Will raises two points on appeal. First, she argues that certain statements by Pepose's counsel during closing argument misrepresented the evidence, and that the trial court plainly erred in allowing such argument. Second, Will argues that the trial court abused its discretion in excluding evidence of witness tampering by Pepose, which prejudiced Will. We discuss each in turn.

         Point I

         Will argues that certain statements by Pepose's counsel during closing argument misled the jury, and thus the trial court plainly erred in allowing such argument. We disagree.

         Will concedes this point was not preserved because her counsel failed to object to these statements during Pepose's closing argument at trial. She requests we review for plain error under Rule 84.13(c).[1] "The general rule is that where a party does not object to argument he deems improper he may not thereafter object on appeal; and the plain error rule may be resorted to only in those exceptional circumstances when the reviewing court deems that manifest injustice or miscarriage of justice has occurred." City of Maryland Heights v. Heitz, 358 S.W.3d 98, 113 (Mo. App. E.D. 2011) (quoting Goodman v. Firmin Desloee Hospital. 540 S.W.2d 907, 917 (Mo. App. 1976)). Courts have an absolute duty to "restrain and purge" misstatements of law during closing argument. Heshion Motors. Inc. v. W. Internafl Hotels. 600 S.W.2d 526, 534 (Mo. App. W.D. 1980). However, "it is equally recognized that the permissible field of argument is broad, and so long as counsel does not go beyond the evidence and the issues drawn by the instructions... he is permitted wide latitude in his comments." Id.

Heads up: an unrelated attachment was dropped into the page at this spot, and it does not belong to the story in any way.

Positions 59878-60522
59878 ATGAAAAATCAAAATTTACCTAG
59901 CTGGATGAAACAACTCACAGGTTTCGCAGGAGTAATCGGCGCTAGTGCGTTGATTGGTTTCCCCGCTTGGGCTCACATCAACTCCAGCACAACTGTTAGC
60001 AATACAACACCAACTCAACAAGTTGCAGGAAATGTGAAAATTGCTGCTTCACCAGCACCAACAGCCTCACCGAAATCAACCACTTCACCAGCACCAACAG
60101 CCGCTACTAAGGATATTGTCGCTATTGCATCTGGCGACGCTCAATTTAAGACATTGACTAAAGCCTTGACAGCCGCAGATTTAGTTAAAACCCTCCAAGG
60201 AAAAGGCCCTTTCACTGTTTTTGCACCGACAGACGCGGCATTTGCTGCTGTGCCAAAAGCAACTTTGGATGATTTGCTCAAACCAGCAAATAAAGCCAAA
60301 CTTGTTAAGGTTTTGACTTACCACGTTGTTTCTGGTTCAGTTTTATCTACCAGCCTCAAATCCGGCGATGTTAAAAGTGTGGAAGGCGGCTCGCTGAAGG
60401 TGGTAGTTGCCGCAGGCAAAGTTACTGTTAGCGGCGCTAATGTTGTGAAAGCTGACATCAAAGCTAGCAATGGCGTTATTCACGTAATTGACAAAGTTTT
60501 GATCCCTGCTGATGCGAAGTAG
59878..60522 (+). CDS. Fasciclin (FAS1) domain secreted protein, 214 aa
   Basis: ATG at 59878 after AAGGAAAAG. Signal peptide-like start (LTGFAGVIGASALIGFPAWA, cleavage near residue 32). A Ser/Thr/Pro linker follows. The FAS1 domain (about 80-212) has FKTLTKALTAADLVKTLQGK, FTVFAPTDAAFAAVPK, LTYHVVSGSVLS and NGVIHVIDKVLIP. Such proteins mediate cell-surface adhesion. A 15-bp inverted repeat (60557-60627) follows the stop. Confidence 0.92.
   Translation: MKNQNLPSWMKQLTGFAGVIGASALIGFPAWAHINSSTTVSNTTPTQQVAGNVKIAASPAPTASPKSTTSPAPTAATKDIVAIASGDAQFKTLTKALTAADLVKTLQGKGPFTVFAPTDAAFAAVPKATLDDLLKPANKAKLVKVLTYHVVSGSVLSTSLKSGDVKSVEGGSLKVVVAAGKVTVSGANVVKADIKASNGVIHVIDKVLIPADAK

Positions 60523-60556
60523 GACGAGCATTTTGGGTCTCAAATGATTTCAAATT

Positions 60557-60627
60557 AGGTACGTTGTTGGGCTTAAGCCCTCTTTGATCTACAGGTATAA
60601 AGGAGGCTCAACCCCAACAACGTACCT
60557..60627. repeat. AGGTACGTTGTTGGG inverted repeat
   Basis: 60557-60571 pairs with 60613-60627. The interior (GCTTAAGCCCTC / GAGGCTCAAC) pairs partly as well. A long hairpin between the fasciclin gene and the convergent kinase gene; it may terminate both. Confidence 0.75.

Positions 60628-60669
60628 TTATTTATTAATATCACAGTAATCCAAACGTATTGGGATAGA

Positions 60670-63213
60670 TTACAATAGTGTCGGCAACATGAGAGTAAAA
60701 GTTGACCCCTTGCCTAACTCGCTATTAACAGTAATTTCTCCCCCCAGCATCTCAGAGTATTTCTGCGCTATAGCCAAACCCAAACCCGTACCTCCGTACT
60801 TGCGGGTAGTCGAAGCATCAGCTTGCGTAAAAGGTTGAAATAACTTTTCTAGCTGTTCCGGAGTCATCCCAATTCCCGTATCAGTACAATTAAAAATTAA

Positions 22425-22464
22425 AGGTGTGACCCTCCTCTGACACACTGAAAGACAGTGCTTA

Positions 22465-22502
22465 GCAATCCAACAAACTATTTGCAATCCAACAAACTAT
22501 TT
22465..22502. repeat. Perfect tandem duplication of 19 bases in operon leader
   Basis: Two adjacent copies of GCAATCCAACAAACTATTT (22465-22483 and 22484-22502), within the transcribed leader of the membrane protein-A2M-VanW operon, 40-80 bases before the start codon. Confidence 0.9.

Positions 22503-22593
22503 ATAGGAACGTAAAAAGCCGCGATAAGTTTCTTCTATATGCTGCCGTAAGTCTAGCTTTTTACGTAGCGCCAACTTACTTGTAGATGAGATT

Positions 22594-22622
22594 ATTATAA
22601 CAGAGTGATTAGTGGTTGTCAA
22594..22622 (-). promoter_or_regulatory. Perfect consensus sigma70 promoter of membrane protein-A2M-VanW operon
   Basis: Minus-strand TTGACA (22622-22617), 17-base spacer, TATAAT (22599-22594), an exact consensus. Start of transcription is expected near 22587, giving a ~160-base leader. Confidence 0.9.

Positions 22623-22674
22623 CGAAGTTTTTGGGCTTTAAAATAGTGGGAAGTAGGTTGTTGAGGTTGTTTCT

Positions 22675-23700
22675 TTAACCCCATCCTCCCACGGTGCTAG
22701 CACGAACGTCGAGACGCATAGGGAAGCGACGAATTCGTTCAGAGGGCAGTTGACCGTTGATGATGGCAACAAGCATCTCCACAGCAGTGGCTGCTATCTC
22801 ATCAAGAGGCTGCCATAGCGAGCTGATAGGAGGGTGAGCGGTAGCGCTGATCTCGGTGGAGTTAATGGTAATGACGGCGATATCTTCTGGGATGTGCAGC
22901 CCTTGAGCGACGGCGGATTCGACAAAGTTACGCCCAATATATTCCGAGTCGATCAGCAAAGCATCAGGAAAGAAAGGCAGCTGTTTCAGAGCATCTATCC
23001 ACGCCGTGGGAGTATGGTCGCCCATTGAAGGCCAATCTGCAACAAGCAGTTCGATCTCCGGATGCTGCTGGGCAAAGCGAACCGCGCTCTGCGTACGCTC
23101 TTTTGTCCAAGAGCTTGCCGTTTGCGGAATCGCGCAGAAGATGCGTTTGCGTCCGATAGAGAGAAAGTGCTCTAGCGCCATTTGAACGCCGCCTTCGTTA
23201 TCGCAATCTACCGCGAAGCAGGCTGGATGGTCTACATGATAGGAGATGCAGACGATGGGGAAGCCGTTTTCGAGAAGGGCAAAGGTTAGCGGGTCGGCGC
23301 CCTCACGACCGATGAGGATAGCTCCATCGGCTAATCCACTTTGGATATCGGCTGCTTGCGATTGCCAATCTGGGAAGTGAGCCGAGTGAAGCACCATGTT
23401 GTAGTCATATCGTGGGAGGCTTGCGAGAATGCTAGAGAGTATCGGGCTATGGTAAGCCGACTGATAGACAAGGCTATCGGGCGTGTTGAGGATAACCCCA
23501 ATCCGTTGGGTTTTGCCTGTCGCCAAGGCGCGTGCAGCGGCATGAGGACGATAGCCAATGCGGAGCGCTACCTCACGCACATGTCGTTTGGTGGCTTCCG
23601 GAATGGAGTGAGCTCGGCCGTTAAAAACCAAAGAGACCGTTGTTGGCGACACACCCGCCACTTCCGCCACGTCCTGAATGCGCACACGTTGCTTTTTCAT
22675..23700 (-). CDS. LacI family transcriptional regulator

Here, Will argues that Pepose's counsel misrepresented the evidence relating to the standard of care that was applicable to Dr. Qazi. There were two sets of guidelines for eye examinations in evidence, called Preferred Practice Patterns (PPP). One of the PPP's was entitled "Comprehensive Adult Medical Eye Evaluation, " and it provided that "[o]ptimal examination of the peripheral retina requires the use of the indirect ophthalmoscope or slit-lamp fundus biomicroscopy." These are the tools Dr. Qazi used when performing Will's eye examination in February of 2005. However, another PPP in evidence, entitled "Posterior Vitreous Detachment, Retinal Breaks, and Lattice Degeneration" (PVD PPP), called for use of an additional instrument, called a scleral depressor, when examining a patient's retina. Will's theory at trial was that Dr. Qazi's care during his February 2005 examination fell below the standard of care because he failed to use a scleral depressor to examine the periphery of her retinas. Will argued this caused Dr. Qazi to miss seeing the lattice degeneration in both eyes and mistakenly diagnose her retinas as normal.

         During closing argument, Pepose's counsel noted that Pepose's expert witness, Dr. Charles Wilkinson, testified that the PVD PPP contains "guidelines for retinal specialists, and those guidelines apply when a patient has symptoms" of posterior vitreous detachment. Pepose's counsel argued Dr. Qazi is not a retinal specialist, but a refractive surgeon, and that there was no expert testimony ...